We are close to the time of the autumn/winter solstice.  That word comes from two Latin roots which mean “sun” (sol) and “stand” (sistere). So the imagery is that of the sun coming to a stop or standing on the day with the shortest amount of daylight.  It is as though the sun is standing at the edge of darkness, but things won’t get any darker, and soon, minute by minute, the daylight will increase.

Of course, imagery of the sun moving or standing is based on old cosmology which saw the sun moving around the earth.  We know it does not do that, even though we still make use of old cosmology in our ordinary language. We talk of “sunrise” and “sunset.”  We go to beaches and other open areas to watch the “sun rise” or the “sun set.”  I like doing that.  But the sun is not rising or setting. The earth is turning.  You know that, but it’s less romantic or poetic to talk that way.

So to talk of the sun stopping anywhere is imagery or maybe poetry.  But maybe that imagery can speak to us about ourselves and the need or desire to stop once in a while.  Simply stop, not necessarily to “stop and do something,” but simply to stop whatever.  The solstice is the official beginning of winter, but by that time winter weather has been with us for a while. People speak of “meteorological winter” as beginning with December 1st.  That more coincides with climate and weather.  And winter can be good stopping time.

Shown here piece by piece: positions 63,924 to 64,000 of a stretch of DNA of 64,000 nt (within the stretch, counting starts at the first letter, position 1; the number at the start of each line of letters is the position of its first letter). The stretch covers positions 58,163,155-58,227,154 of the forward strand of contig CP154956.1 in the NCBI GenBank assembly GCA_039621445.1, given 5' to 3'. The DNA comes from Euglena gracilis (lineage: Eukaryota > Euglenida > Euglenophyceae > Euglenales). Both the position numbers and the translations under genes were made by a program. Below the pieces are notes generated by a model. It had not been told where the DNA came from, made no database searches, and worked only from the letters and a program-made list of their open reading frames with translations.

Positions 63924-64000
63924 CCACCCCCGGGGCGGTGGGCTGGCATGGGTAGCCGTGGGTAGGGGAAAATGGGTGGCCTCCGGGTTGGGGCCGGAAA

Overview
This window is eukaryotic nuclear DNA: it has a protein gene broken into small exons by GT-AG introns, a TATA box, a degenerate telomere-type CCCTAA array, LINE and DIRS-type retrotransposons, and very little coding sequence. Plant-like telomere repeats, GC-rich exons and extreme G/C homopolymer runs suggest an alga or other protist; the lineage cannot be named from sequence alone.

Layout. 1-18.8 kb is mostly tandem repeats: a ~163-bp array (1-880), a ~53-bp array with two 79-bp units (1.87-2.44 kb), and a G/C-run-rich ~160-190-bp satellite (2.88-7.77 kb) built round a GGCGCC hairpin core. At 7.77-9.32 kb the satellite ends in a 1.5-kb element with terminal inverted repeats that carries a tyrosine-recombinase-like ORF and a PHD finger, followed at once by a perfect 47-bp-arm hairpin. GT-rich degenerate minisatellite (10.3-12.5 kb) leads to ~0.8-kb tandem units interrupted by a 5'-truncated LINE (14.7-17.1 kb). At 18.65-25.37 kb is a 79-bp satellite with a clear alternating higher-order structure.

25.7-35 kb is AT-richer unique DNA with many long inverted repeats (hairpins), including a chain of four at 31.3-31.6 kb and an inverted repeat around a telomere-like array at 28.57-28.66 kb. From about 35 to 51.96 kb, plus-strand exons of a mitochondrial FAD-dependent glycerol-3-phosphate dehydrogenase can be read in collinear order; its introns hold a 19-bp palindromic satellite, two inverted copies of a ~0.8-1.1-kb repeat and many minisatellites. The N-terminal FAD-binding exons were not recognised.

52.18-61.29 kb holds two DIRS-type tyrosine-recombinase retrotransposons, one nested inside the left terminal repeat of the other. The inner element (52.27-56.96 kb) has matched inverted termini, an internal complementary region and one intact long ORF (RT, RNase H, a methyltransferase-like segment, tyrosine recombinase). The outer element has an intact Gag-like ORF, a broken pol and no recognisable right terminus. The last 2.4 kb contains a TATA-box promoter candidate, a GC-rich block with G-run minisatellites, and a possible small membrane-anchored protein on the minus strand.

The cold and darker times can be good moments to slow down, as some things in nature do, as though to rest from the activity of warmer times. The classic, of course, is the hibernation of bears.  We can’t quite “stop” like that.  But if we are fortunate enough to have a warm place to live, perhaps even with a fireplace, this can be a good time to hunker against the cold and simply “be.” One can stare for a long time at a fire and do little or nothing. Or to sit inside and watch the snow.  It can be a time for daydreaming. A quiet, slow walk in the snow can also be such a time.

Where has life gone in the past year?  Lots to think about there.  It can be a time of sadness and grief or a time of gratitude for what we have and for the people in our lives. It can be a time for letting things come to mind that we have set aside for some time, maybe a time to re-think about where our lives have been and where they might be going.  

Along with quiet daydreaming can be quiet, leisurely reading of something familiar or something new, again, not to rush or “get it finished,” but to appreciate each passage. The Bible, perhaps one of the Gospels, can be a good companion here.

Now, I can hear the response: who has time to sit around and daydream, staring at the falling snow?  Who has time to simply “stop?”  Maybe you do. We have the tradition from our Jewish ancestors as well as Christian tradition of the Sabbath or the Lord’s Day.  These were a part of our tradition because they were good for people, for their spirituality as well as simply their physical and mental health. And for Christians, we are in the time of Advent. This is meant to be a time of preparing for Christmas, not so much by running around doing lots of things, but indeed by slowing down, stopping, to again watch, wait, desire, expect, appreciate the presence of the Incarnate God among us.  

The sun doesn’t really stop completely and neither do we. But we can quiet down, and breathe, and wonder and maybe have a spiritual solstice.                                                                                    

– Fr. Tom Zelinski OFM Cap.